Grantee Corner  |  Albuquerque Public Schools



Three students stand around a desk constructing something out of cardboard while a teacher looks on
Garfield Middle School students work on finding solutions to four physics questions during the Scientific Method Project

A male student controls a robot
Garfield Middle School student competes in the Sea Perch challenge, which involves building an underwater robot

A male student holds a green archery bow
Garfield Middle School student at a leadership archery competition.

A female student holds up a drawing of a gopher in a rocket
Garfield Middle School student winner of the Garfield STEM throwback t-shirt contest honoring the school’s past mascot, the gopher, poses with her drawing

A group of adults pose in a classroom
Mission Avenue Elementary, Garfield Middle School, and Valley High School Instructional Councils from Engineering the Future attend launch training


Deborah Elder, APS Project Director

Albuquerque Public Schools (APS) is the largest district in New Mexico, serving 84,000 students in 142 schools across nearly 1,200 square miles covering Albuquerque, Corrales, Los Ranchos, Bernalillo, Sandoval, Isleta, and Laguna. APS is Albuquerque’s largest employer, providing jobs for more than 12,000 people, including 6,000 teachers. Two-thirds of APS students are Hispanic, and 15 percent are English language learners. APS serves a community with high needs: 70 percent of students qualify for the federal Free and Reduced-Price School Meals program, and more than 70 percent of schools have been identified as high-poverty Title I schools that qualify for federal funding.

The Albuquerque community is a hub of technology, innovation, and entrepreneurial efforts in the Southwest. APS’s Academic Master Plan includes the growth of quality innovative choices for students and families, and the Magnet Schools Assistance Program (MSAP) grant supports that goal. The MSAP grant enables APS to create its first science, technology, engineering, and mathematics (STEM) magnet K-12 pathway. 

The goal of the MSAP project in APS is threefold: to increase student learning, increase enrollment, and increase the diversity of the student population. This aligns with the district’s plans for expanding school choice by
  • creating a systemic portfolio of options that meet the needs of students, families, and community;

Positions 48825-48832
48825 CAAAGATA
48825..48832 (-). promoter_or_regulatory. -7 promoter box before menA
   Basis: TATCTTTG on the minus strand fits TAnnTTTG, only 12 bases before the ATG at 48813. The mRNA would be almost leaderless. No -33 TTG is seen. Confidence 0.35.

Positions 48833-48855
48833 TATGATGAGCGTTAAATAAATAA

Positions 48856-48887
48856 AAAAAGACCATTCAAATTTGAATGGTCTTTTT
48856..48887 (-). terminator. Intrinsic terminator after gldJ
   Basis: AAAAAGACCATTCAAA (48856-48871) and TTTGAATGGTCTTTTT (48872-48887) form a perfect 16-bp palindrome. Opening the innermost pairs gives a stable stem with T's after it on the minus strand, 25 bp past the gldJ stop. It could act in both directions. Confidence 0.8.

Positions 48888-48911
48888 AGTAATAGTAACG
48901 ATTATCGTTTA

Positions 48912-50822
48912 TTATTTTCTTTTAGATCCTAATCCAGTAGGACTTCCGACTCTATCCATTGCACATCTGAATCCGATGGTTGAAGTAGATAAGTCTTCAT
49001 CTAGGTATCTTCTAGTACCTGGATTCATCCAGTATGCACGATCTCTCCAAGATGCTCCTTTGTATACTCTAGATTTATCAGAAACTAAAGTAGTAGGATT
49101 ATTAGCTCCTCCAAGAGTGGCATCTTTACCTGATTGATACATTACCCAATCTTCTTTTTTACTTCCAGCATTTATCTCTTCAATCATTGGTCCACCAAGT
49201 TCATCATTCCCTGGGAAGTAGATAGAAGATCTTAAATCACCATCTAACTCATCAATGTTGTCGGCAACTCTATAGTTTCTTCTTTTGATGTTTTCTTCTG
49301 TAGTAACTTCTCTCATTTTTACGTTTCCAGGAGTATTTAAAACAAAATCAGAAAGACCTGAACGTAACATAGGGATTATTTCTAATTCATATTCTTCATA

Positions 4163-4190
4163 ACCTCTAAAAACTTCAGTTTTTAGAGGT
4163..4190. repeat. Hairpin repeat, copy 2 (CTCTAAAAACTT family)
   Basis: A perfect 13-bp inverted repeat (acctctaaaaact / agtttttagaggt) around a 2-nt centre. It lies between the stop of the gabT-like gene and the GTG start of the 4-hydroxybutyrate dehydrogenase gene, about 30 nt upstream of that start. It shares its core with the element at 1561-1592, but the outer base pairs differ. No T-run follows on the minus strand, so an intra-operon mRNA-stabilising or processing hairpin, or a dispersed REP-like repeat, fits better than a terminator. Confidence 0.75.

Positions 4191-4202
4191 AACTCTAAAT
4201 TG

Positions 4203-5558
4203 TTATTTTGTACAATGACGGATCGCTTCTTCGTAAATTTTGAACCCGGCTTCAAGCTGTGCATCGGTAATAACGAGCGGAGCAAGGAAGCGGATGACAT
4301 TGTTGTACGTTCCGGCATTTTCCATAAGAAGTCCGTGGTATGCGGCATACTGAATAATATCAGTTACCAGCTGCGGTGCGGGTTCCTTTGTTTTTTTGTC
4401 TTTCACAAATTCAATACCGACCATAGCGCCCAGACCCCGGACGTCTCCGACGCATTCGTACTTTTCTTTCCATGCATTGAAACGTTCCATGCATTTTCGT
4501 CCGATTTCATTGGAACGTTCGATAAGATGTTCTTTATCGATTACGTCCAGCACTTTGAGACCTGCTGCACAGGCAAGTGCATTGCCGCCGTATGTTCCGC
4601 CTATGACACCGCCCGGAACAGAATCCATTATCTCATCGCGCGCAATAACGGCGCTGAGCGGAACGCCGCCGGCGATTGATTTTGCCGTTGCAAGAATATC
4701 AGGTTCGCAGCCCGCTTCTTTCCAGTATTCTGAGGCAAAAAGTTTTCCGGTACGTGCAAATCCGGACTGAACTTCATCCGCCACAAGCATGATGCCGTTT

• building toward geographic equity and accessibility to K-12 pathways; 
  • building a culture of innovation and an entrepreneurial approach to designing educational opportunities; 
  • developing demonstration sites that support the elevation of professional practice districtwide; and 
  • promoting diversity.
Garfield Middle School began implementing its STEM magnet program with a focus on project-based, multidisciplinary learning prior to receiving the MSAP grant. Since converting to a magnet school, Garfield has seen a substantial increase in citywide student transfers; a third of the school’s grade 6 class comes from outside the attendance area. To build on Garfield’s success, Mission Avenue Elementary and Valley High School are also implementing STEM magnet programs. This magnet pathway will enable students to take STEM courses from elementary school to high school.

Engineering habits of mind and design-thinking processes are woven into a multidisciplinary approach at all three schools and unify the K-12 pathway. All grade levels feature engineering and computer science learning through Project Lead the Way. Extensive professional learning is an investment in the most important change agents in education: teachers and principals. 

A core group of industry partners from higher education, economic development, and local STEM employers demonstrate innovative industry engagement through their partnerships with the MSAP schools. Supporters and partners include Sandia National Laboratories, New Mexico State University’s College of Engineering, Explora, and the National Museum of Nuclear Science and History.

The APS MSAP team is part of the district’s Office of Innovation and School Choice, headed by Executive Director Deborah Elder. Prior to taking this position, Elder served as principal of a technology and communication-themed magnet school. She has presented nationally on creating innovative school cultures.

The APS MSAP team also consists of Senior Director Francesca VerPlough; Professional Learning Coach April Requard; and three Implementation Coaches who include Helana Greenblatt, Abel Abeita, and a high school assistant principal. All team members have extensive experience in innovative teaching and learning. APS Associate Superintendent Yvonne Garcia fully supports the transformation of her schools.